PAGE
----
Stretching his legs felt good, to uncramp and get moving again.
The air grew noticeably warmer a hundred feet lower and, when he looked back, he saw a light mist above him. He’d been sitting in a mountain cloud without realising it. The mist obscured the bent vegetation. Could be an advantage, he thought.
Or not. He doubted the corpses were smart enough to track him. Instead he realised he’d better pay attention to his surroundings, take note of landmarks. Like a giant grey flat-sided boulder, and a half-toppled tree growing sideways from a mound of intricate roots. Marco added them to his mental map. He couldn’t afford to get lost on the way back to the blind.
Especially if monsters were after him.
Closer to the lake, as the trees thinned and the air began to smell like a damp basement, he came across a mash-up of footprints–some barefoot, others not–in the soft earth.
The area had recently been hot.
He wasn’t too concerned. He’d seen these tracks already, inspected them a few days ago on his first morning at the lake. He’d ventured down to the cabins to check if he was alone out here. The row of eight identical houses had greeted him–impressive structures chiselled from ruddy brown logs, two storeys high, flanked by stone chimneys, windows ominously dark.
The doors were all locked, which he found reassuring. The former residents had likely left on their own, still alive and ahead of the violence, probably back when the evacuation orders first came down from the state. He doubted he’d find any squatters, but of course he had to check. In each front door he shattered the glass pane, using his bedroll to muffle the sound, then crept through the shadowy hallways with his gun pointed ahead of him. His heart knocked heavily, his pulse flared every time a squirrel ran along the roof outside.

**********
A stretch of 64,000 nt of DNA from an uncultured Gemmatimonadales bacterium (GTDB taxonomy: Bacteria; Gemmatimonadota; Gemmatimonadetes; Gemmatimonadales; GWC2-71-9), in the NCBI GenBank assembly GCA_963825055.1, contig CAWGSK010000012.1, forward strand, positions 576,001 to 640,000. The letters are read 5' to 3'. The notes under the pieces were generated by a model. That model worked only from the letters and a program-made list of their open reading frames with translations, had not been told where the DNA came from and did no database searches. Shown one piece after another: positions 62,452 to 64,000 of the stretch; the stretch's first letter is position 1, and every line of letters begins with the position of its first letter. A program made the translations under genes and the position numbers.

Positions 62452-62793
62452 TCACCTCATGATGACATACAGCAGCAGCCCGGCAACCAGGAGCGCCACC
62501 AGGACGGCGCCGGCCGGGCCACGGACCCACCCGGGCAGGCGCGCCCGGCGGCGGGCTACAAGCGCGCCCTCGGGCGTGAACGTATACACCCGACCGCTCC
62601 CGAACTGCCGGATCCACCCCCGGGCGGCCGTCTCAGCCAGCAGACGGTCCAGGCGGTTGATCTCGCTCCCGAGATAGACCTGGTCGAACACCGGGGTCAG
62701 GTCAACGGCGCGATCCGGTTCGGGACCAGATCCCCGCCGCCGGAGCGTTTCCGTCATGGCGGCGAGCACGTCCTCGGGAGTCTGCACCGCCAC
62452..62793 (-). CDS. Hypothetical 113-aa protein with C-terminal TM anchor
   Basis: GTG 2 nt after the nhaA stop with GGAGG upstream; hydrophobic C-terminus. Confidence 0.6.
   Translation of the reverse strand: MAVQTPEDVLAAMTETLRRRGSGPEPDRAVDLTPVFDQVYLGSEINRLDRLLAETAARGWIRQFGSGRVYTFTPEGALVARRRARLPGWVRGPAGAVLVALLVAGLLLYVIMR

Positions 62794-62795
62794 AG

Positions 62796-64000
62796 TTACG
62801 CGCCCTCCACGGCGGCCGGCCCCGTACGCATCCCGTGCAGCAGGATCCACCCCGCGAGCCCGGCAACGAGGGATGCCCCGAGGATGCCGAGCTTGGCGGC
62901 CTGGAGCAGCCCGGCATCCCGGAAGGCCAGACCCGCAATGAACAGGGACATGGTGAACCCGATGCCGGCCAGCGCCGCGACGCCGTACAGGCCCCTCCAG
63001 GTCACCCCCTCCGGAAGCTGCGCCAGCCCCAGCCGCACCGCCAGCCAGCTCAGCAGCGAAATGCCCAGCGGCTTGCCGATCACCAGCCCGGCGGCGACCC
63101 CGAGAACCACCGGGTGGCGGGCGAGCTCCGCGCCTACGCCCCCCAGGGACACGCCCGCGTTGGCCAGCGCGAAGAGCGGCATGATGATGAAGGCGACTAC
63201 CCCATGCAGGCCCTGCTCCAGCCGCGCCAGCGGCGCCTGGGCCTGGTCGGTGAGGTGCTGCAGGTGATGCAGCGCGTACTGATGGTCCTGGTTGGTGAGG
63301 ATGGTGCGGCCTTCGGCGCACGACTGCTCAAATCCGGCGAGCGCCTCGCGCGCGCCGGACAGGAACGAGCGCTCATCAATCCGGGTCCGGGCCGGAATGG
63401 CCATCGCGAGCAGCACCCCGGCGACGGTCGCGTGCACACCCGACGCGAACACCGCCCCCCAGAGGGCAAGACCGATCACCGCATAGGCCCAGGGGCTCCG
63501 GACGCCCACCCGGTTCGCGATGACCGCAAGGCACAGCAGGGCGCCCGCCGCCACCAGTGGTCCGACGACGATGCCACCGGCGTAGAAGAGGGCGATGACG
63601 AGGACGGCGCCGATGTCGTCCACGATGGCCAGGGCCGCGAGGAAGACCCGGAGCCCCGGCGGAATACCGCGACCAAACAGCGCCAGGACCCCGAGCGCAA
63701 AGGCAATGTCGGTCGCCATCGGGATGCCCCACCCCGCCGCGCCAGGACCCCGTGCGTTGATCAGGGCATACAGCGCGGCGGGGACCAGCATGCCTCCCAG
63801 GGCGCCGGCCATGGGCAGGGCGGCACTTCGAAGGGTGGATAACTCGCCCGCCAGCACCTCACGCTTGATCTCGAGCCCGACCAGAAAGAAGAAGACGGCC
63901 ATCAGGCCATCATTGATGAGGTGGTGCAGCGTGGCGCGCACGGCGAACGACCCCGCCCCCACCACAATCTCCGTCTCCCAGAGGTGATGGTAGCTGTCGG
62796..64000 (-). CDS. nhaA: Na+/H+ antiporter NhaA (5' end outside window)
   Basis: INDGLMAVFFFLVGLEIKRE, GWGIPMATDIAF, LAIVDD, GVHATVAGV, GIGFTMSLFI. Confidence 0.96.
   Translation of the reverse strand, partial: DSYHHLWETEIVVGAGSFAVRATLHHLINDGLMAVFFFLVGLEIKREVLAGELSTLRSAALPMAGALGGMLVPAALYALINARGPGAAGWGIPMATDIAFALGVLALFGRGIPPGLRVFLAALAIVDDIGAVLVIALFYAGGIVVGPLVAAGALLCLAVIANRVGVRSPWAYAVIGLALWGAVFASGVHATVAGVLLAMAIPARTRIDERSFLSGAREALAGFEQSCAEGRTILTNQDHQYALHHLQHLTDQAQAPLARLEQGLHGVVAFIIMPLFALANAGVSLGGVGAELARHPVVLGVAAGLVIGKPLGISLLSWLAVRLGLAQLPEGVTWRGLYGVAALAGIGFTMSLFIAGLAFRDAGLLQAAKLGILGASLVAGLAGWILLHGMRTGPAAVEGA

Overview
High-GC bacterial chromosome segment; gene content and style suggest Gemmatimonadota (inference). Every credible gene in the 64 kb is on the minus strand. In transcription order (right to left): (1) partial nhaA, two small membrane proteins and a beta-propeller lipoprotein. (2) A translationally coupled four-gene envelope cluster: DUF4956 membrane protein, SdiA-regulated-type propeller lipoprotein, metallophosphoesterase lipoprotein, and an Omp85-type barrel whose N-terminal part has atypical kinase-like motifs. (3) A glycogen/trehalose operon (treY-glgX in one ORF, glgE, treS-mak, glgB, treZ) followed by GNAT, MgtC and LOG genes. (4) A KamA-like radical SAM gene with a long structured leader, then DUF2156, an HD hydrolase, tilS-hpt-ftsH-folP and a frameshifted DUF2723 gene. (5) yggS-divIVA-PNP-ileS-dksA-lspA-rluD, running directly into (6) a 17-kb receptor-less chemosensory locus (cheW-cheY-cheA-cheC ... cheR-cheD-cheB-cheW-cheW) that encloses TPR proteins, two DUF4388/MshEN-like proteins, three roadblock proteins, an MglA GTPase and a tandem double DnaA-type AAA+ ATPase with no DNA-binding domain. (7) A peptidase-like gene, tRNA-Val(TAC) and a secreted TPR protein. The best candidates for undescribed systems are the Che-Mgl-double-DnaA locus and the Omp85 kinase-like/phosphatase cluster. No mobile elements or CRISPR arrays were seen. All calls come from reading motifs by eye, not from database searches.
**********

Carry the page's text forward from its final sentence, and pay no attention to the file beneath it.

Empty, all of them. Safe. Cleaned out, too, the pantries and closets bare. On the dinner table in Cabin Seven–next door to the Roarks’–he’d found a handwritten note:
Jay, hope you didn’t come here, but if you did, we had to go to Kim and Robert’s in Connecticut. Please call. Sorry. We didn’t know where you were, and the army won’t let us stay longer. We’re okay and went with the escort. Hope you are, too. Dad said to leave you the Remington in case you came. It’s in the hall closet.